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Hemihypertrophy, now more commonly referred to as hemihyperplasia in the medical literature, is a condition in which one side of the body or a part of one side of the body is larger than the other to an extent considered greater than the normal variation. As it is difficult to establish a set clinical criteria for diagnosis of hemihyperplasia, the dictum is often used that the clinician should be able to see the asymmetry "from the end of the bed".[1]

Hemihyperplasia is a congenital overgrowth disorder and the asymmetry can range from mild to severe. It is important to establish a diagnosis because hemihyperplasia is associated with an increased risk for embryonal tumors, mainly Wilms tumor and hepatoblastoma.[2] Due to the heightened tumor risk, there is a tumor screening protocol that is recommended for all children with isolated hemihyperplasia and Beckwith-Wiedemann Syndrome. Some of the other syndromes associated with hemihyperplasia may also follow this tumor surveillance protocol. The recommended tumor surveillance protocol is:

  1. Any child with suspected isolated hemihyperplasia should be referred to a clinical geneticist for evaluation.
  2. Abdominal ultrasound every 3 months until 7 years
  3. Serum alpha fetoprotein measurement every 3 months until 4 years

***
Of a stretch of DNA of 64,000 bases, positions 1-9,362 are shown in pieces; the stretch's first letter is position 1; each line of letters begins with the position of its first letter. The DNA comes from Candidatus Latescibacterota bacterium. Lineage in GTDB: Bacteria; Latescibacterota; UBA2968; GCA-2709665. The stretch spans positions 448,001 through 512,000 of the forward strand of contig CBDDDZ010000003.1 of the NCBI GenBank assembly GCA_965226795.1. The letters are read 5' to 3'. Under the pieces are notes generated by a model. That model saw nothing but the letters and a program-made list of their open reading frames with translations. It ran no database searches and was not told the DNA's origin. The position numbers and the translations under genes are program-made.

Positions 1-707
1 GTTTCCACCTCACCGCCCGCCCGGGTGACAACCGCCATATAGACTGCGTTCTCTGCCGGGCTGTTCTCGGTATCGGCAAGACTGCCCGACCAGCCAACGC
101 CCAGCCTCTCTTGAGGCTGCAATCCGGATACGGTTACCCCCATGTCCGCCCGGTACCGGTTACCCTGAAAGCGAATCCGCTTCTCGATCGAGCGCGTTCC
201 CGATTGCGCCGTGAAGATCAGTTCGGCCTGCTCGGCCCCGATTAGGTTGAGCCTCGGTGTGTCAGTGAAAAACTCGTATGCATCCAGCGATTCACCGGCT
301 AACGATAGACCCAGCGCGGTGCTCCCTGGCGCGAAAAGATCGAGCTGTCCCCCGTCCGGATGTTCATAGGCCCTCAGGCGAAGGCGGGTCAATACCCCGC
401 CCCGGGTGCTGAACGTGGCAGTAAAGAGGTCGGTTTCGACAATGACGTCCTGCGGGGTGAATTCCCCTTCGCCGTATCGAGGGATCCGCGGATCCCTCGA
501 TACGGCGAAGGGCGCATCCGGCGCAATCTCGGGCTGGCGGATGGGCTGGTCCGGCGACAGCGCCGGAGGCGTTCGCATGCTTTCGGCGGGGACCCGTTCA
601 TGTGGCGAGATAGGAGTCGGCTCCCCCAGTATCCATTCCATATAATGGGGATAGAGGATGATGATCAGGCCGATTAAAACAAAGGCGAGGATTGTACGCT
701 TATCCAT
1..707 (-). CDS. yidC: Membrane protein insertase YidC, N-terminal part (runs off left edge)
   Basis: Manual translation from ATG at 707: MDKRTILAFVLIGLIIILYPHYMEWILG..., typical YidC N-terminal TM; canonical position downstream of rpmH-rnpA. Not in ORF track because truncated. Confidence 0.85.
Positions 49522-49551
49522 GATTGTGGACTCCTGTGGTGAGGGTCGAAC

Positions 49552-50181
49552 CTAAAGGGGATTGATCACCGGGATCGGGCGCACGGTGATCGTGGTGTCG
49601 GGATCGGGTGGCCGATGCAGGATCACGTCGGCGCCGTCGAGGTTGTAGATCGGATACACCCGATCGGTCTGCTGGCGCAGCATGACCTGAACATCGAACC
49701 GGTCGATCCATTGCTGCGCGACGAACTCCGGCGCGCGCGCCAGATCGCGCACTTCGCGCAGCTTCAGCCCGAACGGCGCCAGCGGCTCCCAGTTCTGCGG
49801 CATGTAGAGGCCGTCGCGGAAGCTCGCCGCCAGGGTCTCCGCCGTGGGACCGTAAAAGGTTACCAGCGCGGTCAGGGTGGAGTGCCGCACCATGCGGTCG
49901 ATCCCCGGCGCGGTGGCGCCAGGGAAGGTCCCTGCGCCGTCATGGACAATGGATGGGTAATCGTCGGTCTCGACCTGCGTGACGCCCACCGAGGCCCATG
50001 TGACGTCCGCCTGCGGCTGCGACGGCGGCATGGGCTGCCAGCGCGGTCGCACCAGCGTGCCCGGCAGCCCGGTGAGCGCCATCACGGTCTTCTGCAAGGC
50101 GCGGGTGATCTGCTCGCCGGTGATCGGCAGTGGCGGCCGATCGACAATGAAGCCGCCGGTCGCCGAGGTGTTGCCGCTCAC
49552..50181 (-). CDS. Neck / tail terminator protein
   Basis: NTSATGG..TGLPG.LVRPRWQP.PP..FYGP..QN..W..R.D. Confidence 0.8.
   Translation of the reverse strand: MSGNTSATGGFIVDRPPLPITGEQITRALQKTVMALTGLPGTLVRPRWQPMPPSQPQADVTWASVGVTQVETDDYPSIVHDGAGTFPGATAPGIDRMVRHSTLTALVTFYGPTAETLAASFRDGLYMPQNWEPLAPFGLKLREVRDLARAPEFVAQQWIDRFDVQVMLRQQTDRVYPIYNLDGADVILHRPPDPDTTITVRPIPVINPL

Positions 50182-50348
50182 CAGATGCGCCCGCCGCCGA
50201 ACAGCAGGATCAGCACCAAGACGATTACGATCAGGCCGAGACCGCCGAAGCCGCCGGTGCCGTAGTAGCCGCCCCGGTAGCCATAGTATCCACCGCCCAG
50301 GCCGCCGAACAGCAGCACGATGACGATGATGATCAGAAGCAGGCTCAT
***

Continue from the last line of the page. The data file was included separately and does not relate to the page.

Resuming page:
4. Daily caretaker abdominal examination at the discretion of the provider/parent[3]

In some cases, children with hemihyperplasia may have different leg lengths. There are two main surgical options for the treatment of uneven leg lengths- shortening and lengthening. Epiphysiodesis, which involves removing part of the growth plate of the longer leg, allowing the shorter leg to "catch up", may be performed on patients still able to grow. Bone resection is performed on patients who have no growth left and involves removing part of the bone. Leg lengthening procedures are more painful, involving the insertion of pins to be turned, moving parts of the bone apart (Ilizarov's Method). This process is reserved mainly for patients with a discrepancy greater than 4 cm, although some leg lengthening procedures are now done cosmetically. Non-surgical options include attachment of a lift to the shoe, allowing the patient to walk normally.

Children with hemihypertrophy may also develop scoliosis, a curvature of the spine.

Hemifacial hyperplasia is believed to be a minor form of hemihypertrophy.[4]


  1. ^ ACMG Practice Guidelines, Diagnostic criteria and tumor screening for individuals with Isolated Hemihyperplasia, Carol L. Clericuzio, MD, and Rick A. Martin, MD, acmg.net
  2. ^ Clericuzio CL (2009). "Diagnostic criteria and tumor screening for individuals with isolated hemihyperplasia". Genetics in Medicine. 11 (3): 220–2. doi:10.1097/GIM.0b013e31819436cf. PMID 19367194. 
  3. ^ Ibid
  4. ^ Urban PP, Bruening R, Roland B (September 2009). "Congenital isolated hemifacial hyperplasia". J. Neurol. 256 (9): 1566–9. doi:10.1007/s00415-009-5148-9. PMID 19424770. 

External links[edit]

  • Hemihypertrophy entry in the public domain NCI Dictionary of Cancer Terms
  • [1] entry in the Children's Hospital of Boston website

 This article incorporates public domain material from the U.S. National Cancer Institute document "Dictionary of Cancer Terms".